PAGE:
Implementing a Simple Modal Component in React

Cameron Moorehead

​ Modals are one of the most ubiquitous UI elements on the web. In this post we’re going to implement a basic modal component in React. ​ Here’s a summary of the steps we’ll take:

  • Create a Dashboard component which holds state and an open button
  • Create a Modal component which renders children and holds a close button
  • Display the Modal component upon clicking open
  • Close the Modal component upon clicking close

Let’s begin with getting our Dashboard component to render with the following code:

import React, { Component } from "react";
import ReactDOM from "react-dom";

class Dashboard extends Component {
  state = { show: false };

  showModal = () => {
    this.setState({ show: true });
  };

  hideModal = () => {
    this.setState({ show: false });
  };

  render() {
    return (
      <main>
        <h1>React Modal</h1>
        <button type="button" onClick={this.showModal}>
          open
        </button>
      </main>
    );
  }
}

const container = document.createElement("div");
document.body.appendChild(container);
ReactDOM.render(<Dashboard />, container);

Nothing new to see here. We’re simply creating a Dashboard component which has a show state. This state is togglable via the showModal and hideModal class properties, for which each will have their own button. In the example above, the Dashboard button’s onClick handler will toggle the show state to true.


​ Next, we’ll build out the Modal component: ​

Modal.js

const Modal = ({ handleClose, show, children }) => {
  const showHideClassName = show ? "modal display-block" : "modal display-none";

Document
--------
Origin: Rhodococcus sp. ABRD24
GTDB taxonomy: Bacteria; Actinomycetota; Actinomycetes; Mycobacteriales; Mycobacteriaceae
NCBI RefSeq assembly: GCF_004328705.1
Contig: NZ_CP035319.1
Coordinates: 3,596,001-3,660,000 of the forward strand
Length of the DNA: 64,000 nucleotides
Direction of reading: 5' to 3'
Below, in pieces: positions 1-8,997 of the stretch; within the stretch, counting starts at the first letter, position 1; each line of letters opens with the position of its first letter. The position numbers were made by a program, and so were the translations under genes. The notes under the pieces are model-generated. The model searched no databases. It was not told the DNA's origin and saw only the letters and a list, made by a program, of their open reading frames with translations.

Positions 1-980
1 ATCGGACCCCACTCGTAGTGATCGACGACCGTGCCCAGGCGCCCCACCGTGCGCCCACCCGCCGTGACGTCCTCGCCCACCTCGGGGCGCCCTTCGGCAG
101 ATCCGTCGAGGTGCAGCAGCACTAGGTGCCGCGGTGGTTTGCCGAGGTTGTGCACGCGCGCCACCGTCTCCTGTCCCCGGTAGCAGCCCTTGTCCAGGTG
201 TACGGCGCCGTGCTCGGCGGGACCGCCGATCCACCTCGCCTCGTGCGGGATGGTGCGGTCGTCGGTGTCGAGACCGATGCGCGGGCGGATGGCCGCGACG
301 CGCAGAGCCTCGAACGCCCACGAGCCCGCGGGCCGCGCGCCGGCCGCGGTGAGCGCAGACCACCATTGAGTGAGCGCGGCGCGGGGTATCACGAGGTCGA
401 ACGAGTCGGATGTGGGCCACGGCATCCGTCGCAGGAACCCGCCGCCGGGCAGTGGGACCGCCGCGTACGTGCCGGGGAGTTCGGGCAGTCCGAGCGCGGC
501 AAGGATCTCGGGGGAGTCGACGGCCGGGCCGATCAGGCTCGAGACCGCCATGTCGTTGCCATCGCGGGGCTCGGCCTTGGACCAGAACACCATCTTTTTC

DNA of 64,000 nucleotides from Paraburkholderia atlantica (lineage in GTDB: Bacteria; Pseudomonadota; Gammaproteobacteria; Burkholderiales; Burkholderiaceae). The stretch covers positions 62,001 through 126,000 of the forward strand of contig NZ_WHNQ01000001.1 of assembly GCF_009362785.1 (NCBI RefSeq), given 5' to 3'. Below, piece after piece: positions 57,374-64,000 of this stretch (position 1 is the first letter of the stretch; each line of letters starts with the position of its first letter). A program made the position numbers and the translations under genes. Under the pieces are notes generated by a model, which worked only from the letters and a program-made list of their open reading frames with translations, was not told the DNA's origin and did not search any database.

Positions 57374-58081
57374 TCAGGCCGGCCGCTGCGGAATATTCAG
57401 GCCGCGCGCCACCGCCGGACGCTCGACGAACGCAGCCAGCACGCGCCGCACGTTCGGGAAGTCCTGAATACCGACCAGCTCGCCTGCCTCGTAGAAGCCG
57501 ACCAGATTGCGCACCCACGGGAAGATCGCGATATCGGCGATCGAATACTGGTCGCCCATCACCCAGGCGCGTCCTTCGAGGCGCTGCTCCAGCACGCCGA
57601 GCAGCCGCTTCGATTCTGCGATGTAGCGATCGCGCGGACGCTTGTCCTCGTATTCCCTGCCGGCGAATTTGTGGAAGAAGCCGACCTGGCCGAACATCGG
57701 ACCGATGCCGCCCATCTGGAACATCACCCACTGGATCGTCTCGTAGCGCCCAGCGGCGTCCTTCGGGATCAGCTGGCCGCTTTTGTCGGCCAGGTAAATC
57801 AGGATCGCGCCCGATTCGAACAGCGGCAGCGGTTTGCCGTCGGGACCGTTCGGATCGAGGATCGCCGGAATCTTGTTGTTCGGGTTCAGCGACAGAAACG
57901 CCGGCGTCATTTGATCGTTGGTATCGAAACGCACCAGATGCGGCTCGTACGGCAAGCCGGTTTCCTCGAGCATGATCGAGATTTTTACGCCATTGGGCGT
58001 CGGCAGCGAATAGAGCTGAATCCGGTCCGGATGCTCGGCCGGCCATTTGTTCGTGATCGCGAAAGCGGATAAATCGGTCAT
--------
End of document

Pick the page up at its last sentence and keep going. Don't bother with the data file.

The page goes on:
return (
    <div className={showHideClassname}>
      <section className="modal-main">
        {children}
        <button onClick={handleClose}>close</button>
      </section>
    </div>
  );
};

Here things get a little bit more involved. The Modal component we’ve built will receive handleClose, show, and children down as props from *Dashboard. There’s a showHideClassName variable which will either display the Modal or not by means of checking the value of show. If show is true, the top level div JSX element will have a showHideClassname of modal display-block, otherwise, it will be modal display-none.

We are also rendering the children of Modal, and setting up a close button, which has the onClick handler of handleClose, which will set show in Dashboard to false.


We’ll need to incorporate this Modal component in the Dashboard component like so:

import React, { Component } from "react";
import ReactDOM from "react-dom";

class Dashboard extends Component {
  state = { show: false };

  showModal = () => {
    this.setState({ show: true });
  };

  hideModal = () => {
    this.setState({ show: false });
  };

  render() {
    return (
      <main>
        <h1>React Modal</h1>
        <Modal show={this.state.show} handleClose={this.hideModal}>
          <p>Modal</p>
          <p>Data</p>
        </Modal>
        <button type="button" onClick={this.showModal}>
          open
        </button>
      </main>
    );
  }
}

const container = document.createElement("div");
document.body.appendChild(container);
ReactDOM.render(<Dashboard />, container);

All we’ve done is added Modal into the Dashboard component’s render method and passed down show and handleClose as props. Additionally there are now a couple of paragraph tags which will exist on the Modal’s this.props.children property.

With this, we have everything we need to style things up to have a functional modal:

.modal {
  position: fixed;
  top: 0;
  left: 0;
  width:100%;
  height: 100%;
  background: rgba(0, 0, 0, 0.6);
}

.modal-main {
  position:fixed;
  background: white;
  width: 80%;
  height: auto;
  top:50%;
  left:50%;
  transform: translate(-50%,-50%);
}

.display-block {
  display: block;
}

.display-none {
  display: none;
}

All it does is create a center-aligned white box with a black background after its alpha levels have been adjusted for transparency.

Note that our Modal component is very basic and doesn't offer any affordances for accessibility (a11y). We will revisit and build upon this component in a future post.

Here's what our Modal looks like in action:

Our simple modal in action

And here's a working Codepen demo.

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